The Grief of Chronic Illness

There have always been people with Chronic Illness. Mostly they remain hidden and few people acknowledge their existence. Occasionally there may be some uplifting story about someone with a chronic illness achieving some great thing. But mostly people are unaware of chronic illnesses in our society.

With COVID there has been slightly more awareness of chronic illness as people have been impacted with long COVID and other side effects of the disease such as the loss of smell and taste.

Chronic Illness Is A Loss That Needs To Be Grieved

There is little attention paid to the necessity of people whose lives have changed dramatically to grieve for what they have lost.

Even people impacted by chronic illnesses that they eventually recover from need to grieve what they lost.

I Have Been There Too

I understand this because as a teenager I had an illness that led to me over a year losing 6 months in three month blocks from school during the last three years of school. When I recovered I still lacked the stamina to do much more than go to school and go home.

I lost those experiences of getting a part time job, socialising with friends, achieving what I wanted to at school, and confidence in myself. Long term illness can do that to you.

I also lost faith in my health, Even now, all those years later, I am aware that I could suddenly lose my good health and be incapacitated. Most people don’t even think about it.

The Great Silence Around Your Losses

When I was sick nobody talked about what I was missing out on. Maybe they didn’t want to worry me. Maybe it didn’t occur to them. But those losses were hard, and it took me a long time to recognise they were losses and that I needed to grieve for them.

Talking about my losses would have given me permission to grieve for them.

I have learned over the years to grieve for what I lost, but I see many people who don’t realise they need to allow themselves to grieve.

The Uncertainty Is Frightening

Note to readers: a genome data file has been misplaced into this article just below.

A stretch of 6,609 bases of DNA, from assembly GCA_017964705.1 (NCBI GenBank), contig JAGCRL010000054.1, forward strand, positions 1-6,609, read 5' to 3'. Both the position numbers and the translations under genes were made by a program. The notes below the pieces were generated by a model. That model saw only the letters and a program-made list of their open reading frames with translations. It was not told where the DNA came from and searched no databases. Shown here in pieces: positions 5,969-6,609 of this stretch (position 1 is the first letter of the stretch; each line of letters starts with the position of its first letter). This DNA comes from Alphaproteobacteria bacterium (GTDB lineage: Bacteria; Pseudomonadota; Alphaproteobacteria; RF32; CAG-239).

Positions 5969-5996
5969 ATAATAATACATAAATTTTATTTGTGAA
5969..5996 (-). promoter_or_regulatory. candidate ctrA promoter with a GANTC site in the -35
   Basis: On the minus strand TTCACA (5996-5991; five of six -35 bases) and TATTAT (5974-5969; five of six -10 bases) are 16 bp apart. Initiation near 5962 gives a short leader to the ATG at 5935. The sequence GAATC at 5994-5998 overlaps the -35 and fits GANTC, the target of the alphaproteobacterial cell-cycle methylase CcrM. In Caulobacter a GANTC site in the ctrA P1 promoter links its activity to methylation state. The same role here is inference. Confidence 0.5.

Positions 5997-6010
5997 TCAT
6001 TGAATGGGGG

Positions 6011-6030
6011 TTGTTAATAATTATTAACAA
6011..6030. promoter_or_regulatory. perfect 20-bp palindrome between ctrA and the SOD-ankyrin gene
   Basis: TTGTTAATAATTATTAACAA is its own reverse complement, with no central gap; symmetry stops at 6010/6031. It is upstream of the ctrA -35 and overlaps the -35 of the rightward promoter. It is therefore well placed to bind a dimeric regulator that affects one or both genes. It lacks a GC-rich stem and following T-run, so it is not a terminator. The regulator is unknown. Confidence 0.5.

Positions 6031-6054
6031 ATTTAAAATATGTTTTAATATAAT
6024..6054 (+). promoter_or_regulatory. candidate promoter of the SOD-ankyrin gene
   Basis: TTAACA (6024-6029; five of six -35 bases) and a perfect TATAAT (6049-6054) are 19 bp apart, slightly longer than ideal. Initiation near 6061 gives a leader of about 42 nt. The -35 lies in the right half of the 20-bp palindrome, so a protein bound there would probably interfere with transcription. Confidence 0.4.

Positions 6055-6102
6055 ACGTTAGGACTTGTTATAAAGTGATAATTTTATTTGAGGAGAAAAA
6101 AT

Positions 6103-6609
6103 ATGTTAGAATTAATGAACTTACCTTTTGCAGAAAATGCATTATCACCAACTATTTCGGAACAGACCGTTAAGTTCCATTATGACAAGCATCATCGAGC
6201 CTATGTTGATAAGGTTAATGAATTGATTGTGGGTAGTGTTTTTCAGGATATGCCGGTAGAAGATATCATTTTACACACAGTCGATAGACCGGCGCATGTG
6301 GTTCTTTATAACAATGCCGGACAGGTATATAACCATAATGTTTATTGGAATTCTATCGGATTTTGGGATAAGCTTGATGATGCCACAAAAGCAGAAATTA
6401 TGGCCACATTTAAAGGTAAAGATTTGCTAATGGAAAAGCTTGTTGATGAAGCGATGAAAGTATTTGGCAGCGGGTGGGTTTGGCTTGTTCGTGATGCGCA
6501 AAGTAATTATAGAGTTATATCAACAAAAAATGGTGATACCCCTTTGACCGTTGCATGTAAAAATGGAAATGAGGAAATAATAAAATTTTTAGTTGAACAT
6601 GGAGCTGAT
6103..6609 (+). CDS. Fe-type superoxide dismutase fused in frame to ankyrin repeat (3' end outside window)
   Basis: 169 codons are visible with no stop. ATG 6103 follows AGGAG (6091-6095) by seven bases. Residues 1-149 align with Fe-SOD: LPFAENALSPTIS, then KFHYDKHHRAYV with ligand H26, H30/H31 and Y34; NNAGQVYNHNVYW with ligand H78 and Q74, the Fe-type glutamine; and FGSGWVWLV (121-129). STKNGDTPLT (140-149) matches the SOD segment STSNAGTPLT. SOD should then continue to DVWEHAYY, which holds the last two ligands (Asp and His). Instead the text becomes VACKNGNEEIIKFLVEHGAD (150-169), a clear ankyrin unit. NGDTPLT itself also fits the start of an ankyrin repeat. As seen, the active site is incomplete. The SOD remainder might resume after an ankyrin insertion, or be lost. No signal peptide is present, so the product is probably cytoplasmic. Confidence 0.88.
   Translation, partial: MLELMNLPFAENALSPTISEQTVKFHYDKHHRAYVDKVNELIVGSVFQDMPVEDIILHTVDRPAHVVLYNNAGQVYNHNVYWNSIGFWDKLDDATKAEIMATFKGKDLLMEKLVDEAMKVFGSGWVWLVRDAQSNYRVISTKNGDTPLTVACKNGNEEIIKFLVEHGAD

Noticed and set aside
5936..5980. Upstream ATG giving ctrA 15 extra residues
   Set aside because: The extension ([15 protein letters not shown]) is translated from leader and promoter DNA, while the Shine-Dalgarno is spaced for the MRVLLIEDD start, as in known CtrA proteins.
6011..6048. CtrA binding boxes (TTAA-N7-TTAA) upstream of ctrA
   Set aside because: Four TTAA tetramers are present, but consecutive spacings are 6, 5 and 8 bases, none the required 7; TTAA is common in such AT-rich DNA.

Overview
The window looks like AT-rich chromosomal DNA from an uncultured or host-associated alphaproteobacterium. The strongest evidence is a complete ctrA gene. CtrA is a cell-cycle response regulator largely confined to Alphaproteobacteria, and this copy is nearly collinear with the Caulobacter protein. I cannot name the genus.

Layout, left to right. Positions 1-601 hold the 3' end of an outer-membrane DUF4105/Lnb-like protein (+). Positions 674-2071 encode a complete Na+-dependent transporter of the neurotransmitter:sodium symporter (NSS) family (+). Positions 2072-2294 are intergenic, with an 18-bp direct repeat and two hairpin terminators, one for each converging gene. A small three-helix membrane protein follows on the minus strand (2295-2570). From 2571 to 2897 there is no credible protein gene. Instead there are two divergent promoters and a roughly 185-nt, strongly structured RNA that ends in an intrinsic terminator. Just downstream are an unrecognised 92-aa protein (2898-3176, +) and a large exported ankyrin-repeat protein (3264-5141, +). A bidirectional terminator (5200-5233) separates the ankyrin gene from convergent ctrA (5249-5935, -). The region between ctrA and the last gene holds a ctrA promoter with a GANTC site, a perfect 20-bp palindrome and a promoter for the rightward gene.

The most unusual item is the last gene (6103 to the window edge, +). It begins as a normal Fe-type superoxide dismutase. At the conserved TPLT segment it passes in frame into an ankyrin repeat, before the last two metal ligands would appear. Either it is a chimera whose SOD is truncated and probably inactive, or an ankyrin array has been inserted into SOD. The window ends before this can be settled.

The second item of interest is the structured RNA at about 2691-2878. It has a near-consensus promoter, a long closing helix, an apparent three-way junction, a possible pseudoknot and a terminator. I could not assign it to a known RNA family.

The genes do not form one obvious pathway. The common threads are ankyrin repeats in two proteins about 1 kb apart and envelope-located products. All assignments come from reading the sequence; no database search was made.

I didn’t know at the time whether I would get better. Other people didn’t. I didn’t know if my life would never get to start the way I planned. Other people don’t get that chance.

It was a frightening time.

No matter what age you are, discovering you have a life changing illness, one that will not be over in a matter of a few days, is devastating.

What is not generally acknowledged is that chronic illness is a major loss. It needs to be grieved. The feelings around that loss need to be allowed and acknowledged. If they remain hidden they will never be resolved. As with any grief, embracing those feelings is essential to allow grief to progress and for you to move forward with life.

Many who experience chronic illness tell me they have to come to a place of being able to accept this is their life now. Then they can learn how to live with what is.

The Experience of Long COVID

One long COVID sufferer I saw recently spoke about losing their job and the ability to pay for private health, the loan on their house, and the loan on their car. They could no longer manage to take part in all the sporting activities they loved to do. They became a shadow of the person they saw themself being.

They tried to stuff their feelings down. To ignore the enormity of their emotional pain. To adopt a happy persona who saw the positive in everything. But they couldn’t keep it up.

The biggest issue for them was the loss of control over their life. Suddenly their body was taking control and they were powerless to stop it.

This is when behaviours aimed at gaining some sense of control can creep in. Addictions and eating disorders are the most encountered control behaviours. Pushing yourself to “do” things is also a control mechanism. If you can “do” you can control your life and it has the advantage that you can avoid dealing with the grief around the changes in your life.

These behaviours don’t help. They just compound the problem.

Finding Help

Many sufferers report that finding a counsellor who understands this is difficult. Even understanding from family and friends is difficult to find.

An awful lot of time is spent trying to find help or running away from the reality of what is happening.

You may find yourself oversharing on Social Media or directly to friends. Sharing all the symptoms, all the losses, all the emotions. You may find loads of sympathy or you may find people stop responding and start avoiding you instead. Ultimately you will realise sympathy doesn’t help.

What Helps?

What helps are those who help you to process your grief. Those who help you to find a way to manage the new reality. Those who stick by you no matter what.

It also helps to allow yourself to experience all the pain of the emotions of grief and loss. If it is hard to do you may need the help of an understanding counsellor.

Don’t be afraid to seek help. Chronic illness is a hard journey and one best done with support.

Can I Help?

If you would like to talk to me about how I can help you with your grief over your chronic illness, please contact me on 0409396608 or

If you would like to learn more, I write a regular newsletter with helpful information, tips, information on courses, and the occasional freebie. At the moment I have a free mindfulness meditation for anyone who signs up to my newsletter. This meditation offers a way to safely explore your feelings and learn to be okay with them. If you would like to subscribe please click on the link here:

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